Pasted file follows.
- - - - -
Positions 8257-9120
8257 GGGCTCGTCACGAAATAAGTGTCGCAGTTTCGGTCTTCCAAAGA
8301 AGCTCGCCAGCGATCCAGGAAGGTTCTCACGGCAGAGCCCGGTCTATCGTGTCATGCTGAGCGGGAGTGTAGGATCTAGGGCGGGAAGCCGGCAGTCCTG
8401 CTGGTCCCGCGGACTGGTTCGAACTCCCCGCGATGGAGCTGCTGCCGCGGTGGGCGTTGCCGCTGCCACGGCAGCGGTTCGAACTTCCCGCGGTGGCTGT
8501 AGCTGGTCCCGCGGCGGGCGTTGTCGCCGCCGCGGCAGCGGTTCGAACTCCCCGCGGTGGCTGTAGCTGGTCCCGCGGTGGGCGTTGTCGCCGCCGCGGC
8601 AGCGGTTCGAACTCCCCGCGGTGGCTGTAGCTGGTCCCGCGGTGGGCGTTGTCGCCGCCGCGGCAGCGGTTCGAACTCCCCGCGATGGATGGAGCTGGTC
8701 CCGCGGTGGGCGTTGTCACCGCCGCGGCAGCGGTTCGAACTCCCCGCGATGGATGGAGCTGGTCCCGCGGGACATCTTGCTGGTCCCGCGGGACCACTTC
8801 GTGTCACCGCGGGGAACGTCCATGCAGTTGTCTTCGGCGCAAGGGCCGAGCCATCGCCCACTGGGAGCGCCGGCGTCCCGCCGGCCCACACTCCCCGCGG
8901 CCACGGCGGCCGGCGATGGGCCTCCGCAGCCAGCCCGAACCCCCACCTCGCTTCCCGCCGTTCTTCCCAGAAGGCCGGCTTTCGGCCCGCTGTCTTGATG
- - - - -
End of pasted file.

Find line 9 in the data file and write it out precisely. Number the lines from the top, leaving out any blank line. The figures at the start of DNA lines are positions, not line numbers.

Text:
8901 CCACGGCGGCCGGCGATGGGCCTCCGCAGCCAGCCCGAACCCCCACCTCGCTTCCCGCCGTTCTTCCCAGAAGGCCGGCTTTCGGCCCGCTGTCTTGATG